Aija Mayrock was bullied for much of her childhood. She knew she wasn't alone in experiencing humiliating, violent, and emotionally turbulent acts of harassment, but she didn't know what she could do to help other kids. One day, however, it became clear: She'd write a book.
"I made a commitment to myself that I was going to write this book and do everything I could to get it into kids’ hands," she tells Bustle.
As the Director of the Youth Free Expression Program at the National Coalition Against Censorship, Abena Hutchful shows up to work each day prepared to fight against the censorship of books and other media, specifically books and media aimed at kids. "The purpose of this is to amplify the voices of young people, to teach students about their rights under the First Amendment and what they are entitled to in school, so that they can defend themselves," she tells Bustle.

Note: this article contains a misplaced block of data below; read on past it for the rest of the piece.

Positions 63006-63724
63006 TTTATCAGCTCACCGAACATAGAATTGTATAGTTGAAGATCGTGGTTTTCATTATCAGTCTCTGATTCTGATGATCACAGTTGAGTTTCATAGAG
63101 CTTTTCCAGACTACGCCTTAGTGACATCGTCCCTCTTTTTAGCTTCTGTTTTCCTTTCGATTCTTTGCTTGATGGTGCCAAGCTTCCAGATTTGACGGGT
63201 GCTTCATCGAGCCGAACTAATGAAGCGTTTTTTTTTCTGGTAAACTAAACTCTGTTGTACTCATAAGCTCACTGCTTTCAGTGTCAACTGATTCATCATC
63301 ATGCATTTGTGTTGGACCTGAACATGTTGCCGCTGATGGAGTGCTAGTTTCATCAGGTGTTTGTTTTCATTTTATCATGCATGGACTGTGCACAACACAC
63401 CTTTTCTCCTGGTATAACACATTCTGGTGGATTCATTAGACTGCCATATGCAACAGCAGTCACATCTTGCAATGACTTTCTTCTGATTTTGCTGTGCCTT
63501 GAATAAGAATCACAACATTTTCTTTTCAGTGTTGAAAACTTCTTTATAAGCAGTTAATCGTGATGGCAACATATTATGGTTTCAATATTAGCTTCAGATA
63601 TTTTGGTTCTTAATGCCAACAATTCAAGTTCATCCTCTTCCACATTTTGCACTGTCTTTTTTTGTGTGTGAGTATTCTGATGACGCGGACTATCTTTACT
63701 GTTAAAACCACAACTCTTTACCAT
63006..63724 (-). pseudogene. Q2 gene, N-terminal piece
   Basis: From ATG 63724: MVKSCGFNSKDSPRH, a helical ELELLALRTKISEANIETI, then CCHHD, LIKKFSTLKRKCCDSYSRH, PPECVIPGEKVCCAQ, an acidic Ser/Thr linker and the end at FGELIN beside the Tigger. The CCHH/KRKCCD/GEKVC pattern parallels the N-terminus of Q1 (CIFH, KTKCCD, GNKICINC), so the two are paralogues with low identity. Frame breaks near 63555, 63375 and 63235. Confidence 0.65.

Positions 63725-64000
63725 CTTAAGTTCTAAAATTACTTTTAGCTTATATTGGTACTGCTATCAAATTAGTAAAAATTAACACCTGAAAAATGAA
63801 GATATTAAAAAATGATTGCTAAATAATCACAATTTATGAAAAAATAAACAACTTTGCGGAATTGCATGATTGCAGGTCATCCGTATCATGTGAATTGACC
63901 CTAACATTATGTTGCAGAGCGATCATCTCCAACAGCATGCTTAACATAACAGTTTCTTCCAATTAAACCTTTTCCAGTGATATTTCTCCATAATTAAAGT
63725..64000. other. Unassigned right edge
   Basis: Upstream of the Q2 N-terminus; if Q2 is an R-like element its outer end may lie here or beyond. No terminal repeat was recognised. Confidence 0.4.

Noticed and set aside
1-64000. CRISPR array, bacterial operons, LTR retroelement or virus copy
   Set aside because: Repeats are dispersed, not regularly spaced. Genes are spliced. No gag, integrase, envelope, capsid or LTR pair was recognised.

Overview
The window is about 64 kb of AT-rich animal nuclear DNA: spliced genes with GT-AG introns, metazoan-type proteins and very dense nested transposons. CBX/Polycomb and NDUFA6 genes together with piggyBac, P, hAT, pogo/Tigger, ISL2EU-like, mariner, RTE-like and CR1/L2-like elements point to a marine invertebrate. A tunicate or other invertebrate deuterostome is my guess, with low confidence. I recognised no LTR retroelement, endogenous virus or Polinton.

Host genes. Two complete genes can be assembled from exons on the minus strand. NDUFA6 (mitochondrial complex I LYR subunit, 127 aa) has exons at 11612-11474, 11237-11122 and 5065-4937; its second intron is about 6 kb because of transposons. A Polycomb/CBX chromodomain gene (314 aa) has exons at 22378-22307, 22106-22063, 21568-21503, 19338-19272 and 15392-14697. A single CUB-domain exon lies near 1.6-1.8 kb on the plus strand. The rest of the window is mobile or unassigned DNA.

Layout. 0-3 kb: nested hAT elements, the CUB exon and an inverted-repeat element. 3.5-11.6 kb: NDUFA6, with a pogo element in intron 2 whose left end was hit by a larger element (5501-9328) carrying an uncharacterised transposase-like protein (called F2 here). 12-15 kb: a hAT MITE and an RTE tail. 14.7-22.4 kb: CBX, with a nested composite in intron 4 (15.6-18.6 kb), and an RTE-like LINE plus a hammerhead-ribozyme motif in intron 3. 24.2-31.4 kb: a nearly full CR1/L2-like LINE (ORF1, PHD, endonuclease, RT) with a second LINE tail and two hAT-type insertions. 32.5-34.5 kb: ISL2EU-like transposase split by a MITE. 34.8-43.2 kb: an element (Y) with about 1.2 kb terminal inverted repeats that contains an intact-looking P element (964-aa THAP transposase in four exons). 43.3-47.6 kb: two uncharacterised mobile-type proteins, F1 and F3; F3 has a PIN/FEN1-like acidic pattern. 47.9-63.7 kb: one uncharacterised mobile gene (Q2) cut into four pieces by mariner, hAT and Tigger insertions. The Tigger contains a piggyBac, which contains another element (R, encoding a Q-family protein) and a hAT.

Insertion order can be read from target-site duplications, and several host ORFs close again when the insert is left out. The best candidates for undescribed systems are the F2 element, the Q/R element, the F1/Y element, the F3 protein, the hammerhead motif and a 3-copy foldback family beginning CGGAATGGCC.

Winona Guo & Priya Vulchi
Winona Guo and Priya Vulchi were sophomores in high school when they realized something about their school's curriculum: There just wasn't a good resource to facilitate honest, frank, and intellectually rigorous discussions about race. So, they decided to write a textbook on racial literacy, drawing on stories from people of color throughout their town. "Race had a played in our lives from childhood," Guo tells Bustle. "But we had never had the words to even have a conversation about it."